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Data: The new supply chain

Apr. 16, 2014 - 04:01PM   |  
By ANNETTE RIPPERT   |   Comments
Rippert.
Rippert. (File)

When thinking of a supply chain, most of us automatically picture manufacturing production lines or delivery networks. However, in a world that is increasingly going digital, the data supply chain will be critical in all aspects of our lives.

But what do we mean by “data supply chain?” It means thinking about your data as more than a static element. It’s when data becomes something that lives and breathes through the supply chain, where it is created, shared, combined with other data and enriched incrementally, acquiring incremental value along the way.

A recent trip to the pharmacy reminded me how important the use of data is for my health. The sharing of health data between my primary care doctor and the pharmacy is critical to avoid potentially life-threatening risks that can be caused by mixing medications. Luckily, more and more companies, like Walgreens, are providing application programming interfaces (APIs) to allow third party applications to interact with their systems and data. This pharmacy prescription API is designed to increase prescription compliance and aid in personal health management. This not only improves service, but it also provides me, the customer, with better data to make important, informed decisions about my health.

We all know data is important, but in order to maximize the value of data, it needs to flow through the organization, making it visible and accessible to those who need it, when they need it. Consider the field of health security and surveillance, where the data supply chain is essential in the early detection of biological outbreaks. Detection relies on the speed and accuracy of how disparate data sources come together and become actionable, resulting in timely engagement of federal agencies such as FEMA and state and local emergency responders.

In another example, the data supply chain enables early identification of natural disasters. Collaborate.org is an example of an open data source, where its global collaboration platform allows users to view data geospatially—such as satellite imagery and air quality. The state of Hawaii uses Collaborate.org to share data across organizations monitoring environmental risks. These examples show that it’s not just about allowing internal data to flow through the organization; it’s about how internal data is used in conjunction with external data sources that can correlate and enrich our data to create new value from it. We must think of a different infrastructure and data governance in order to be sure we have the ability to treat data in the right way – the most holistic way.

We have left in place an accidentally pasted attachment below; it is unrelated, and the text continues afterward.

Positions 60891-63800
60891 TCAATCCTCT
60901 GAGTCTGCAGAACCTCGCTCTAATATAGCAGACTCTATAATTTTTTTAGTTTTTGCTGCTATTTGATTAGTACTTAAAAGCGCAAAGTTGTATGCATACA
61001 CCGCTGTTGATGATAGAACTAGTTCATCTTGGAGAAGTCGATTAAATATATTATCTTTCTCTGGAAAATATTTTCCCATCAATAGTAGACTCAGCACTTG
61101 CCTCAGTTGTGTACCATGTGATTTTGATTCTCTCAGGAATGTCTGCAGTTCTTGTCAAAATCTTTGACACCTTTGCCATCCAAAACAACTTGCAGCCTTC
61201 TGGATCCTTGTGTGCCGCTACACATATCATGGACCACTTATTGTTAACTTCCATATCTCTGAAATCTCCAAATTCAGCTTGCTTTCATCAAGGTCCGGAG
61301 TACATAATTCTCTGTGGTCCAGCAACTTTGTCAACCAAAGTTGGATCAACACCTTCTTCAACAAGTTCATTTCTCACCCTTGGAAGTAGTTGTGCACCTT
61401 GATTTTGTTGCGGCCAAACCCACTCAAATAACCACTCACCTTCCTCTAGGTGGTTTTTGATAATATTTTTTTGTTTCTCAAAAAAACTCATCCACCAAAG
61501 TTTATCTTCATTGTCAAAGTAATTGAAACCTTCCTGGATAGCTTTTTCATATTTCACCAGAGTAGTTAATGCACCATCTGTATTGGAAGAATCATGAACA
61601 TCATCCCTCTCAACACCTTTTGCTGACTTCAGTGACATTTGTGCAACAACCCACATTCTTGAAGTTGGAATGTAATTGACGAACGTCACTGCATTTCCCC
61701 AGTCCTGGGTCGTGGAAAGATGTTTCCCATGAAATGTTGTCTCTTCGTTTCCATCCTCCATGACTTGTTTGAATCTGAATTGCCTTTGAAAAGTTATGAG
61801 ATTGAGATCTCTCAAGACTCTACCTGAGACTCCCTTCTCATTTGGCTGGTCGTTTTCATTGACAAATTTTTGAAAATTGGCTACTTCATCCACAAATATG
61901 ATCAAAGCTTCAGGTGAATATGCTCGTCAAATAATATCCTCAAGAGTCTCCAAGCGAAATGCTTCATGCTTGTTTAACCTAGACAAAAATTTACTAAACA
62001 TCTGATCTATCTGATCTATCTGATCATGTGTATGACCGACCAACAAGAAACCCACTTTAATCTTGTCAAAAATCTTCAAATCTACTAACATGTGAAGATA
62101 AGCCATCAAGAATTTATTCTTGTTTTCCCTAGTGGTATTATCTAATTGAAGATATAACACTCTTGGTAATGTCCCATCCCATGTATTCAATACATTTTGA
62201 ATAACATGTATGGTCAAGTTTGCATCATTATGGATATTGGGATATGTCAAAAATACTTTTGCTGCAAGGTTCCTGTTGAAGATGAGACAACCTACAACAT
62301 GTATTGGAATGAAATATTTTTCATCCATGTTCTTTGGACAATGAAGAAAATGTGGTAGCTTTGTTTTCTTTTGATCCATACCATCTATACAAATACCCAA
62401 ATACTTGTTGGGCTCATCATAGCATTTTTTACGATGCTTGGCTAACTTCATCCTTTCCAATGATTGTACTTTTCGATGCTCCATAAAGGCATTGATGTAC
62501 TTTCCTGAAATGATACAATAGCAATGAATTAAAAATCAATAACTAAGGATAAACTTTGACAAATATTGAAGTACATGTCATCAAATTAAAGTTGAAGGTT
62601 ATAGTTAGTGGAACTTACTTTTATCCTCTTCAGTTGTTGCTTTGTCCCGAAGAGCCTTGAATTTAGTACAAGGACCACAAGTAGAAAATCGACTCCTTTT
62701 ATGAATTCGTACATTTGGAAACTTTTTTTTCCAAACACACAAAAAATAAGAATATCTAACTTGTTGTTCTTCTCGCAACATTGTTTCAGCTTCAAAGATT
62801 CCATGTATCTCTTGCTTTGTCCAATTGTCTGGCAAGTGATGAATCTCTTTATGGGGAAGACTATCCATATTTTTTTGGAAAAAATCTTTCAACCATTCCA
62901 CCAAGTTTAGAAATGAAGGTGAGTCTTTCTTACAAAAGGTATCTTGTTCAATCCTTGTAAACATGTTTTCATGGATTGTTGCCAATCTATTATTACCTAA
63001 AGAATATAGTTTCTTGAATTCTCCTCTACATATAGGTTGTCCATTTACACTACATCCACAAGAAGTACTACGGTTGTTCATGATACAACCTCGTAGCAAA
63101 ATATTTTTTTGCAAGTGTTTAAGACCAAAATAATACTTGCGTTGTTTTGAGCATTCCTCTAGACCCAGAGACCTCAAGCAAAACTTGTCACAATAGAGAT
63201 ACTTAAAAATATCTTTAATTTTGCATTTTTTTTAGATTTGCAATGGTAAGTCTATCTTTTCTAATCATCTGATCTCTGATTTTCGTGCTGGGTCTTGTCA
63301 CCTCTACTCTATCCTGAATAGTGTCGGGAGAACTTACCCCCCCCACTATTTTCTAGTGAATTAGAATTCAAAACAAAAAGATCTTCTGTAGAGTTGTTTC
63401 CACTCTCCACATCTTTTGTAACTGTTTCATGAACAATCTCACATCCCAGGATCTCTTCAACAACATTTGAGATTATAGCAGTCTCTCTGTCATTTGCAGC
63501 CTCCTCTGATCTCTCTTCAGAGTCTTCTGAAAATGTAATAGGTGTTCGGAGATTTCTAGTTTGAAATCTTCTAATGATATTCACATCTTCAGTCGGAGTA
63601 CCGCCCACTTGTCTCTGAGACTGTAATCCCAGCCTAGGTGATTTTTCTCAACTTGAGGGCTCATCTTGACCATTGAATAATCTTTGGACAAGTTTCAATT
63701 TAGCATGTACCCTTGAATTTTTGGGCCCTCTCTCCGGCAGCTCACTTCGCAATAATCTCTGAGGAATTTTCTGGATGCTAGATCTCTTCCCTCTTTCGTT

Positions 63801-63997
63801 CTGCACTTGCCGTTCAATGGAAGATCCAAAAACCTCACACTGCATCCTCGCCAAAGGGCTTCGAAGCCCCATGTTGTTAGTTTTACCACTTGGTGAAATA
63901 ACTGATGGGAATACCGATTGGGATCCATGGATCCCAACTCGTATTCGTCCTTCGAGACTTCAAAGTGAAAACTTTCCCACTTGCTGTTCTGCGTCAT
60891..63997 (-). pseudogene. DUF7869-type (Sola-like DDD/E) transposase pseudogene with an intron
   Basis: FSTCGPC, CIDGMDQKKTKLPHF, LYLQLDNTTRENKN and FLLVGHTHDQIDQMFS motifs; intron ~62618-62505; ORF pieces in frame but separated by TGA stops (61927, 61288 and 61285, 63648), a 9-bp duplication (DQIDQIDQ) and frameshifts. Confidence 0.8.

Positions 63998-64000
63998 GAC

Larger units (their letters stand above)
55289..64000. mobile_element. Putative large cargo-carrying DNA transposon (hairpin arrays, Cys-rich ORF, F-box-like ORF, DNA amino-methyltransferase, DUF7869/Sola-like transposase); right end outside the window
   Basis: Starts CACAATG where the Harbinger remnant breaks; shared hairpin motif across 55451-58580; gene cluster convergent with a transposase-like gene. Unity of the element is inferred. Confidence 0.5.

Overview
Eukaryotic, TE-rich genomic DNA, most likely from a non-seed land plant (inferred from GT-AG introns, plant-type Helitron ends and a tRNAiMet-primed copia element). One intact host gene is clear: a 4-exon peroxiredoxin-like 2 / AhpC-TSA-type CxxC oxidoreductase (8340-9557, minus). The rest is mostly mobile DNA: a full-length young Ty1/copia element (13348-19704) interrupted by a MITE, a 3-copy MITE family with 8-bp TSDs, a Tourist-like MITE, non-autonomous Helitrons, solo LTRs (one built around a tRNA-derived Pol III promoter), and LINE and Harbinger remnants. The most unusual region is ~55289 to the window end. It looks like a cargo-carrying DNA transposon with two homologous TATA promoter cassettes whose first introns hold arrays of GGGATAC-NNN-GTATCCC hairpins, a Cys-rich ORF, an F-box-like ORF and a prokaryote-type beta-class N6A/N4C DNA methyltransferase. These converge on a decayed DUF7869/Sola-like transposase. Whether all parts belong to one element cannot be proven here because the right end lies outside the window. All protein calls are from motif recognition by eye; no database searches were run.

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Federal data ecosystems are complex and littered with data silos, limiting the value federal agencies can get out of their own data by making it difficult to access. As a result, federal data is vastly underutilized. Data technologies are evolving rapidly, but many times they are adopted in a piecemeal fashion. To truly unlock that value, agencies must start treating data more as a strategic asset, architecting a data supply chain that enables the data to flow easily and usefully through the entire organization and, eventually throughout the organization’s network of partners, too. Energy conservation, literally, brings this to light. Dr. Ernest Moniz, U.S. energy secretary, declared that energy efficiency will be a focal point for the department during his tenure. He will push for efficiency improvements across multiple sectors of the economy by strengthening collaboration with states and regions, where a lot of activity is taking place.

One such place is the city of Seattle. Seattle wanted to take energy conservation to the next level. They implemented smart building technology, which uses predictive analytics to extend building management systems and optimize equipment for energy reduction. The Seattle Smart Building program is deploying assets that apply analytics to building management data to optimize equipment and related processes for energy reduction and comfort requirements. They are using optimization and fault-detection software that pulls data from disparate building management and control systems driving new opportunities for reducing energy. Energy efficiency efforts, like Seattle’s, are expected to save 10 percent in energy and 25 percent in maintenance expenditures – reducing the carbon footprint and costs.

The implications of enabling the data supply chain are extensive. Our federal agencies now have the opportunity to ingest new sources of data, cross agency data, public data, and data from commercial providers. Then, the manipulation of data through new methods of data discovery further adds significant value. The federal government can now look externally to realize value from data in new ways. It’s time for leaders to start thinking about the entirety of the data supply chain—as an end-to-end process that is outcome driven and matched to strategy. Today, data is more than just an important IT asset; it can be a strategic operational asset helping agencies achieve their mission. Let’s start breaking down silos and treating it that way.

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